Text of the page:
sed -n '1,10p;10q'

We can now use this to print an arbitrary range of a file (specified by line number):

maxlines=$(wc -l < "$file") # count number of lines
while (($firstline < $maxlines))
    sed -n -e "$firstline,${lastline}p" -e "${lastline}q" "$file"

This example uses BASH and KornShell ArithmeticExpressions, which older Bourne shells do not have. In that case the following example should be used instead:

maxlines=`wc -l < "$file"` # count line numbers
while [ $firstline -le $maxlines ]
    lastline=`expr $firstline + $range + 1`
    sed -n -e "$firstline,${lastline}p" -e "${lastline}q" "$file"
    firstline=`expr $lastline + 1`

How can I replace a string with another string in all files?

sed is a good command to replace strings, e.g.

    sed 's/olddomain\.com/newdomain\.com/g' input > output

To replace a string in all files of the current directory:

    for i in *; do
        sed 's/old/new/g' "$i" > atempfile && mv atempfile "$i"

GNU sed 4.x (but no other version of sed) has a special -i flag which makes the temp file unnecessary:

   for i in *; do
      sed -i 's/old/new/g' "$i"

Those of you who have perl 5 can accomplish the same thing using this code:

    perl -pi -e 's/old/new/g' *


    find . -type f -print0 | xargs -0 perl -pi -e 's/old/new/g'

Finally, here's a script that some people may find useful:

    # chtext - change text in several files

    # neither string may contain '|' unquoted

    # if no files were specified on the command line, use all files:
    [ $# -lt 1 ] && set -- *

    for file
        [ -f "$file" ] || continue # do not process e.g. directories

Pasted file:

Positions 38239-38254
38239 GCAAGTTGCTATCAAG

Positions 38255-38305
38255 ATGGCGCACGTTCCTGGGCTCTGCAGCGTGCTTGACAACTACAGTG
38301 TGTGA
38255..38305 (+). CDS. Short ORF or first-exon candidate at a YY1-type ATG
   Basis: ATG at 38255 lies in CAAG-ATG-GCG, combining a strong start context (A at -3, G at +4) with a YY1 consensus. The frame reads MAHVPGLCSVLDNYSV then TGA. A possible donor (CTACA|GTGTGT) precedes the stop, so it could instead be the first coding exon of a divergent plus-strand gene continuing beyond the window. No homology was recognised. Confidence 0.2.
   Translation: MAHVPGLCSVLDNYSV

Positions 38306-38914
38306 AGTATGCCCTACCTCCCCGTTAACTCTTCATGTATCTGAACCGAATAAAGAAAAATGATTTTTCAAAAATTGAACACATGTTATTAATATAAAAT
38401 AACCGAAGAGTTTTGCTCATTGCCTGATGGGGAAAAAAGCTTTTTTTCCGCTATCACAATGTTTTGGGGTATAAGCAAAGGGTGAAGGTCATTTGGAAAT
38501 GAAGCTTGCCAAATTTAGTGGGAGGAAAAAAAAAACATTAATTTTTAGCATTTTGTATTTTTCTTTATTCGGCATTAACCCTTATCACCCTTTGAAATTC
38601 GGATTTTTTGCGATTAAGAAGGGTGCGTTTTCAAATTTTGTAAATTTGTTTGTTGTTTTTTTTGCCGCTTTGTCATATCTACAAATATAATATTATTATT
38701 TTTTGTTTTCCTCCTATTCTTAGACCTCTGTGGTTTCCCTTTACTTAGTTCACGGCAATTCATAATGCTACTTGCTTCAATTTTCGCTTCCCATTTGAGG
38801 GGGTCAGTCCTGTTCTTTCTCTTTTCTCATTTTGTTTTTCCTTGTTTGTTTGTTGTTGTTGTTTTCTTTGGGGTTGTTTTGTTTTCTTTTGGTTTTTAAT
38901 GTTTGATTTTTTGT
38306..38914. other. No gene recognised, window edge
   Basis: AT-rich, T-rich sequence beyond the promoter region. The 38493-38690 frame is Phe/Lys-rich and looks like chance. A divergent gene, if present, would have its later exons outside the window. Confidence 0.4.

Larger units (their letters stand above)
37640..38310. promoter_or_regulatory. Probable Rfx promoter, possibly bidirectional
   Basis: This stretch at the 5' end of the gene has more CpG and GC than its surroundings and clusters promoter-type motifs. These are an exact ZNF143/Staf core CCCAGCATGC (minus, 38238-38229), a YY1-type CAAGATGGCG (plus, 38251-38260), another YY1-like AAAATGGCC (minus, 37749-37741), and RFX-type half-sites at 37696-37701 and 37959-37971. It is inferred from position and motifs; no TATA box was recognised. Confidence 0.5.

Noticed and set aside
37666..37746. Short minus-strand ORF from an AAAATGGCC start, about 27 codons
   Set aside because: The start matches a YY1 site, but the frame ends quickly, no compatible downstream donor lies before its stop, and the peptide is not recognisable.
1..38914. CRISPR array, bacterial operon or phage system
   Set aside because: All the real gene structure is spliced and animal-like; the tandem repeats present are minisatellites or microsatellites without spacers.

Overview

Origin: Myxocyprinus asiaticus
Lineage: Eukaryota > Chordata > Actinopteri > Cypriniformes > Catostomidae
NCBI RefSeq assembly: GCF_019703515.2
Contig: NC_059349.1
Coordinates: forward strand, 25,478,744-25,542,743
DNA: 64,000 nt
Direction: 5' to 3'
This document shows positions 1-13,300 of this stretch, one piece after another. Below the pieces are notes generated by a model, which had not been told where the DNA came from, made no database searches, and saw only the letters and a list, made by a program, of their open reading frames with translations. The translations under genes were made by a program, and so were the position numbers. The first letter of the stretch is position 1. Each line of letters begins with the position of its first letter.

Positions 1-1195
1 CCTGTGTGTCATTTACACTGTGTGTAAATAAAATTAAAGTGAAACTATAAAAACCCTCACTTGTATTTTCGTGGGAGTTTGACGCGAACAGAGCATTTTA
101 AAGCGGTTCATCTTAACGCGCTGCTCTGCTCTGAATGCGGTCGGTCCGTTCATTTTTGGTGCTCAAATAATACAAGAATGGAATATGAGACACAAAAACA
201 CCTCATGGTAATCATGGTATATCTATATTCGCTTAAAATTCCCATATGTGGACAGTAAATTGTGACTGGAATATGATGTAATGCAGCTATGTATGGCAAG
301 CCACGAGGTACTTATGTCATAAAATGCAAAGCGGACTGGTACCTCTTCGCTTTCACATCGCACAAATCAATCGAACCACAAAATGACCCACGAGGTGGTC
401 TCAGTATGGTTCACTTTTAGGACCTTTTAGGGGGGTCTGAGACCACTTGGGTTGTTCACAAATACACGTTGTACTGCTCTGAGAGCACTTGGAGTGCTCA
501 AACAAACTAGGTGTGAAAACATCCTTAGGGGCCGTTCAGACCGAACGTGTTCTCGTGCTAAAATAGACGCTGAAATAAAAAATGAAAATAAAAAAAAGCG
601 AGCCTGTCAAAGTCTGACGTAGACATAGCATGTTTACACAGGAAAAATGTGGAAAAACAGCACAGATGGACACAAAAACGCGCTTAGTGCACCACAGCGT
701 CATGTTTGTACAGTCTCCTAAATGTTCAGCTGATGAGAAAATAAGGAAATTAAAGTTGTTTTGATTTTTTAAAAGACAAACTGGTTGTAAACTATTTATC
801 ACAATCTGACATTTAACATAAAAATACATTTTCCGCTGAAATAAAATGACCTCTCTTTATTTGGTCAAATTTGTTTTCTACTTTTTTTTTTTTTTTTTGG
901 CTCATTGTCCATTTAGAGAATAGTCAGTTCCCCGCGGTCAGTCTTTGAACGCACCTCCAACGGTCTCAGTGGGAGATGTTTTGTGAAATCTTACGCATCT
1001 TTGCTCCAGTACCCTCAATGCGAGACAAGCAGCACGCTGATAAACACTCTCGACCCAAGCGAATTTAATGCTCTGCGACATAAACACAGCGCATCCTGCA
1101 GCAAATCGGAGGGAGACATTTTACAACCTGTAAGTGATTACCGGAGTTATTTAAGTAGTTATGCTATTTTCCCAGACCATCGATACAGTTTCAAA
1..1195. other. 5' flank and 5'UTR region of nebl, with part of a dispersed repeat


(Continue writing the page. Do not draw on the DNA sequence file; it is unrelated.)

[ -r "$file" ] || continue # cannot read file - ignore it
        # Replace string, write output to temporary file. Terminate script in case of errors
        sed "s|$old|$new|g" "$file" > "$file"-new || exit
        # If the file has changed, overwrite original file. Otherwise remove copy
        if cmp "$file" "$file"-new >/dev/null 2>&1
        then rm "$file"-new              # file nas not changed
        else mv "$file"-new "$file"      # file has changed: overwrite original file

If the code above is put into a script file (e.g. chtext), the resulting script can be used to change a text e.g. in all HTML files of the current and all subdirectories:

    find . -type f -name '*.html' -exec chtext {} \;

Many optimizations are possible:

Note: set -- * in the code above is safe with respect to files whose names contain spaces. The expansion of * by set is the same as the expansion done by for, and filenames will be preserved properly as individual parameters, and not broken into words on whitespace.

A more sophisticated example of chtext is here: http://www.shelldorado.com/scripts/cmds/chtext

How can I randomize (shuffle) the order of lines in a file?

        while read l ; do echo "0$RANDOM $l" ; done |
        sort -n |
        cut -d" " -f2-

Note: the leading 0 is to make sure it doesnt break if the shell doesnt support $RANDOM, which is supported by BASH, KornShell, KornShell93 and POSIX shell, but not BourneShell.

The same idea (printing random numbers in front of a line, and sorting the lines on that column) using other programs:

    awk '
        BEGIN { srand() }
        { print rand() "\t" $0 }
    ' |
    sort -n |    # Sort numerically on first (random number) column
    cut -f2-     # Remove sorting column

This is faster then the previous solution, but will not work for very old AWK implementations (try "nawk", or "gawk", if available).

go back: BashFAQwTopics

2012-07-01 04:09